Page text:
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Kiowa - Medicine Lodge Treaty

A drawing of the council at Medicine Lodge by J. Howland, originally printed in Harper?s Weekly November 16, 1867.

The Kiowa attended another peace council at the mouth of the Little Arkansas River in present-day Wichita, Kansas, in October 1865. Representatives from the Kiowa, Comanche, Kiowa-Apache, Cheyenne, and Arapaho were present at the council. The tribes ceded all claims to the southern plains and agreed to reside on government land in Indian Territory in present-day western Oklahoma and Texas. The tribes also had to end all hostilities with pioneers and release all captives. Dohasan protested the terms of the treaty, but eventually all the leading chiefs signed the treaty.

Dohasan died in1866. Leadership of the Kiowa fell to Tene-angop’te (Kicking Bird), Gui-pago (Lone Wolf), and Satanta (White Bear). The tribe was politically divided by which leader to support. Tene-angop’te favored a policy of peaceful relations with the United States. Satanta and Gui-pago supported forceful resistance.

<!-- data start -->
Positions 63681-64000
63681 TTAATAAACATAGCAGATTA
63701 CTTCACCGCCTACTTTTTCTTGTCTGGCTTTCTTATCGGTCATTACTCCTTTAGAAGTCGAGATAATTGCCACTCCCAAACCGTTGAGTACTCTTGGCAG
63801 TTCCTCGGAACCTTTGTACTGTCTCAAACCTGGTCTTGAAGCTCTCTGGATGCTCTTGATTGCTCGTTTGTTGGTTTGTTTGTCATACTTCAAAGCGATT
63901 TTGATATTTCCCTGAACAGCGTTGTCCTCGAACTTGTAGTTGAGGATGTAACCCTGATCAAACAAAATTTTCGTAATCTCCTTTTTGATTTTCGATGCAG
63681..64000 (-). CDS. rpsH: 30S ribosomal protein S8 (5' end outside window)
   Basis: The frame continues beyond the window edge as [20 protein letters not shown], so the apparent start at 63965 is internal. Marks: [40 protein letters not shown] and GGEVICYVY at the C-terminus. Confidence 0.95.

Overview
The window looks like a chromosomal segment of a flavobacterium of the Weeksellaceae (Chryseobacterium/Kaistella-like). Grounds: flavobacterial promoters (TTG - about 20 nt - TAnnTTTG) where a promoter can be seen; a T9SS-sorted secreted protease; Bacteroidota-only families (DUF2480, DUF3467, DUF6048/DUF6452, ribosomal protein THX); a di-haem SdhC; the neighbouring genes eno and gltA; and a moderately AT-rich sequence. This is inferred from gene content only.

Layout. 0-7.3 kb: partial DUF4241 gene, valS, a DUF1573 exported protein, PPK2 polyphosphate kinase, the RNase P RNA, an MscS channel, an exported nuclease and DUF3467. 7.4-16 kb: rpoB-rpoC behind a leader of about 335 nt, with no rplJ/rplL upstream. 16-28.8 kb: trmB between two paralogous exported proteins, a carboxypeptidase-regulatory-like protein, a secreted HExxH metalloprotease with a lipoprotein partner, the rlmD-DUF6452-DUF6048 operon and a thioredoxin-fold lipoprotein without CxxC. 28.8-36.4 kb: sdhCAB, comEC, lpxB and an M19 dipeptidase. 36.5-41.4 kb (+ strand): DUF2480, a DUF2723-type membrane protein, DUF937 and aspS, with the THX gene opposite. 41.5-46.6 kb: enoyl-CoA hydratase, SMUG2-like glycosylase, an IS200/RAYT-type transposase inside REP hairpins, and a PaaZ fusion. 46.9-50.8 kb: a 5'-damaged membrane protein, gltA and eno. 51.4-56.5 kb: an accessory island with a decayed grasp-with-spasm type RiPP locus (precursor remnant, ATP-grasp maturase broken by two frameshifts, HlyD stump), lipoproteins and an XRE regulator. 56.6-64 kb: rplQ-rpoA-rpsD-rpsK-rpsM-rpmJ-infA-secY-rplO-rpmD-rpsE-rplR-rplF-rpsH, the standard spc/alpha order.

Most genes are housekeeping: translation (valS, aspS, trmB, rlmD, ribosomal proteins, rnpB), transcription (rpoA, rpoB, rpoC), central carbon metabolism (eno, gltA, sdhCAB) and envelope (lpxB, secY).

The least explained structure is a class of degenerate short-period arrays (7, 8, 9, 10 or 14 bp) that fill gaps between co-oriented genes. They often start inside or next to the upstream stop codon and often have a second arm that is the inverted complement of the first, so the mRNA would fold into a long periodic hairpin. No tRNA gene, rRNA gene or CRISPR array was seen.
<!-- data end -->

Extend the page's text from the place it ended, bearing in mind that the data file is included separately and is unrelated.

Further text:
These photographs from the 1890s show a Kiowa camp near the Washita River near Anadarko. The Kiowa avoided settling near the agency at Fort Sill and lived as far north as they were permitted. A new agency was established at Anadarko by the federal government later to place an agent closer to the Kiowa.The Treaty of 1865 was a failure. Euro-Americans continued to settle on tribal lands without consequence from the United States, and the Kiowa continued to conduct raids on settlements in Texas. Another peace council with the Kiowa, Comanche, Kiowa-Apache, Cheyenne, and Arapaho met at Medicine Lodge Creek, located approximately 60 miles south of Fort Larned in Kansas during October 1867. The tribes agreed to share a reservation between the Canadian and Red Rivers in present-day southwestern Oklahoma. The tribes were also required to allow the construction of the railroad through the territory. The tribes were required to farm, and the United States was to supply farming equipment and trade goods. The Kiowa, Comanche, and Kiowa-Apache were ordered to live in a designated section between the Red River and its North Fork as the south and west boundary and the Washita River as the north boundary. As a last minute concession, the Kiowa and Comanche were permitted to hunt on their former lands in Kansas and Texas. Gui-pago was the only Kiowa leader that did not sign the Medicine Lodge Treaty.